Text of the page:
Twitter Demographics

The data shown below were collected from the profiles of 100 tweeters who shared this research output. Click here to find out more about how the information was compiled.

Mendeley readers

The data shown below were compiled from readership statistics for 552 Mendeley readers of this research output. Click here to see the associated Mendeley record.

Geographical breakdown

Country Count As %
Canada 5 <1%
United Kingdom 3 <1%
France 2 <1%
Brazil 2 <1%
Netherlands 1 <1%
Sweden 1 <1%
Norway 1 <1%
Poland 1 <1%
Madagascar 1 <1%
Other 4 <1%
Unknown 531 96%

Demographic breakdown

Readers by professional status Count As %
Student > Master 125 23%
Student > Ph. D. Student 106 19%
Researcher 84 15%
Student > Bachelor 70 13%
Unspecified 55 10%
Other 112 20%
Readers by discipline Count As %
Agricultural and Biological Sciences 216 39%
Environmental Science 121 22%
Unspecified 89 16%
Chemistry 37 7%
Biochemistry, Genetics and Molecular Biology 28 5%
Other 61 11%

Attention Score in Context

This research output has an Altmetric Attention Score of 240. This is our high-level measure of the quality and quantity of online attention that it has received. This Attention Score, as well as the ranking and number of research outputs shown below, was calculated when the research output was last mentioned on 30 April 2019.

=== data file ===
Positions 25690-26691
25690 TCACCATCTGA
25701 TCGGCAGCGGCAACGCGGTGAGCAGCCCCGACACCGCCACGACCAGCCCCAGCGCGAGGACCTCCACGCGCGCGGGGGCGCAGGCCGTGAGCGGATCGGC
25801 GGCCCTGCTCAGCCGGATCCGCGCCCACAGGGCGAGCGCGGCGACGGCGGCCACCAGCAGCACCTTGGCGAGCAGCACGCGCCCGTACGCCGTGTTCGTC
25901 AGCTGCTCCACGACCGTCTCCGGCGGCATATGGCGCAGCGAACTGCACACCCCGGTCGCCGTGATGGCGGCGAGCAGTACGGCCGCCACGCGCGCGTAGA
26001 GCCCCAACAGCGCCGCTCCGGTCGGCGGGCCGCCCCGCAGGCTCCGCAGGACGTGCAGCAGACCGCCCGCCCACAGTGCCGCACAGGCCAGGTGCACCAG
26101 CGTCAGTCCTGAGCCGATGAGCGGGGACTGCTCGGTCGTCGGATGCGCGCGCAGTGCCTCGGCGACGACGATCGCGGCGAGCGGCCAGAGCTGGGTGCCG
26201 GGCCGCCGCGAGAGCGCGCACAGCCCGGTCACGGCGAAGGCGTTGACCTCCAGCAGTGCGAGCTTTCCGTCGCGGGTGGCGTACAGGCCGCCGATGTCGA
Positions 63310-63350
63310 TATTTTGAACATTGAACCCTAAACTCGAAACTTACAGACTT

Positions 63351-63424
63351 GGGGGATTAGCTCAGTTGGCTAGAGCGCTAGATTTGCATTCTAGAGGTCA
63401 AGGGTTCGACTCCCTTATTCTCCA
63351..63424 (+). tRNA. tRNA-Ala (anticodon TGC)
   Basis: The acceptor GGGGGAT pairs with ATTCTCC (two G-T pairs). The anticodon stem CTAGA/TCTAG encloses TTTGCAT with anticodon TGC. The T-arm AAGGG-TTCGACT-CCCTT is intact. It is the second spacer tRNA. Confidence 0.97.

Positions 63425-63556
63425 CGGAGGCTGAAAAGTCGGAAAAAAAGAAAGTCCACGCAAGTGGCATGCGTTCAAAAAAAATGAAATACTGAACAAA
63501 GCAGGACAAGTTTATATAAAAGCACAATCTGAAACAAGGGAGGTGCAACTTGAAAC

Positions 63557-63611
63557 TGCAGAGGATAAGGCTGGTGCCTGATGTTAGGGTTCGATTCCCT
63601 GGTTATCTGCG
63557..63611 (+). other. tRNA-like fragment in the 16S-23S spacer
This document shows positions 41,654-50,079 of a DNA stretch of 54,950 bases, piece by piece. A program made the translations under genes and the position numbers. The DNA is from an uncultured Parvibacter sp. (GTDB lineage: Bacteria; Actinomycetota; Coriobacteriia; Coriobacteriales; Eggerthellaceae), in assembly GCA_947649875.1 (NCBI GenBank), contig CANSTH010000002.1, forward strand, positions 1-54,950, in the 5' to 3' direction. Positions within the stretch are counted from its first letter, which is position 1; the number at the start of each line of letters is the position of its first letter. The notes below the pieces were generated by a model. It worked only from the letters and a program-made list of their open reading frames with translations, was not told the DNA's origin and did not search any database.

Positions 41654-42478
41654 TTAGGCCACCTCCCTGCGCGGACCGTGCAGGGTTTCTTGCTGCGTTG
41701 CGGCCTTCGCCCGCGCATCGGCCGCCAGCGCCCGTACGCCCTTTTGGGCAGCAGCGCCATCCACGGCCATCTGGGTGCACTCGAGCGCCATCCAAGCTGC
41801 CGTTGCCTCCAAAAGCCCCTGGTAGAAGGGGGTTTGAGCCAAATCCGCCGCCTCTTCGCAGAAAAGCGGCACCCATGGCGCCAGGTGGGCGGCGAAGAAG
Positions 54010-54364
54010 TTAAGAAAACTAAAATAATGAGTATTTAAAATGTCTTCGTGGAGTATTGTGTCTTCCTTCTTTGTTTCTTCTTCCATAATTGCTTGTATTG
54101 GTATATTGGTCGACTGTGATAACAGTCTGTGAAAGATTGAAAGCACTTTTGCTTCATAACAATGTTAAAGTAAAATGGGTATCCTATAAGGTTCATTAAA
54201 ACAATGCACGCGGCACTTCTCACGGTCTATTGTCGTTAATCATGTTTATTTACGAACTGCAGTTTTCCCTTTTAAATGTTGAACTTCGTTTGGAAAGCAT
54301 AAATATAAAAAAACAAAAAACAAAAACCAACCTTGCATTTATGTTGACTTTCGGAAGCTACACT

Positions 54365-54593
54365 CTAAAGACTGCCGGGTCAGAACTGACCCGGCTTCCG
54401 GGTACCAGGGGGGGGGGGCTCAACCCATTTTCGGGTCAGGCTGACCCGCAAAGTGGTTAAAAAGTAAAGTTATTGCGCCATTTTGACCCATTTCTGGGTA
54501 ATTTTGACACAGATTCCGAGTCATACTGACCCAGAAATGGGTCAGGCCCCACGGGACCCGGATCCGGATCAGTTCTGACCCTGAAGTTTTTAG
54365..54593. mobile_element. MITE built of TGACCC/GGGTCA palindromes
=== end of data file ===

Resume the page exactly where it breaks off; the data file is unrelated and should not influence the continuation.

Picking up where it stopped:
All research outputs
#51,037
of 13,333,212 outputs
Outputs from Environmental Science & Pollution Research
#4
of 3,729 outputs
Outputs of similar age
#791
of 193,660 outputs
Outputs of similar age from Environmental Science & Pollution Research
#1
of 57 outputs
Altmetric has tracked 13,333,212 research outputs across all sources so far. Compared to these this one has done particularly well and is in the 99th percentile: it's in the top 5% of all research outputs ever tracked by Altmetric.
So far Altmetric has tracked 3,729 research outputs from this source. They receive a mean Attention Score of 3.2. This one has done particularly well, scoring higher than 99% of its peers.
Older research outputs will score higher simply because they've had more time to accumulate mentions. To account for age we can compare this Altmetric Attention Score to the 193,660 tracked outputs that were published within six weeks on either side of this one in any source. This one has done particularly well, scoring higher than 99% of its contemporaries.
We're also able to compare this research output to 57 others from the same source and published within six weeks on either side of this one. This one has done particularly well, scoring higher than 98% of its contemporaries.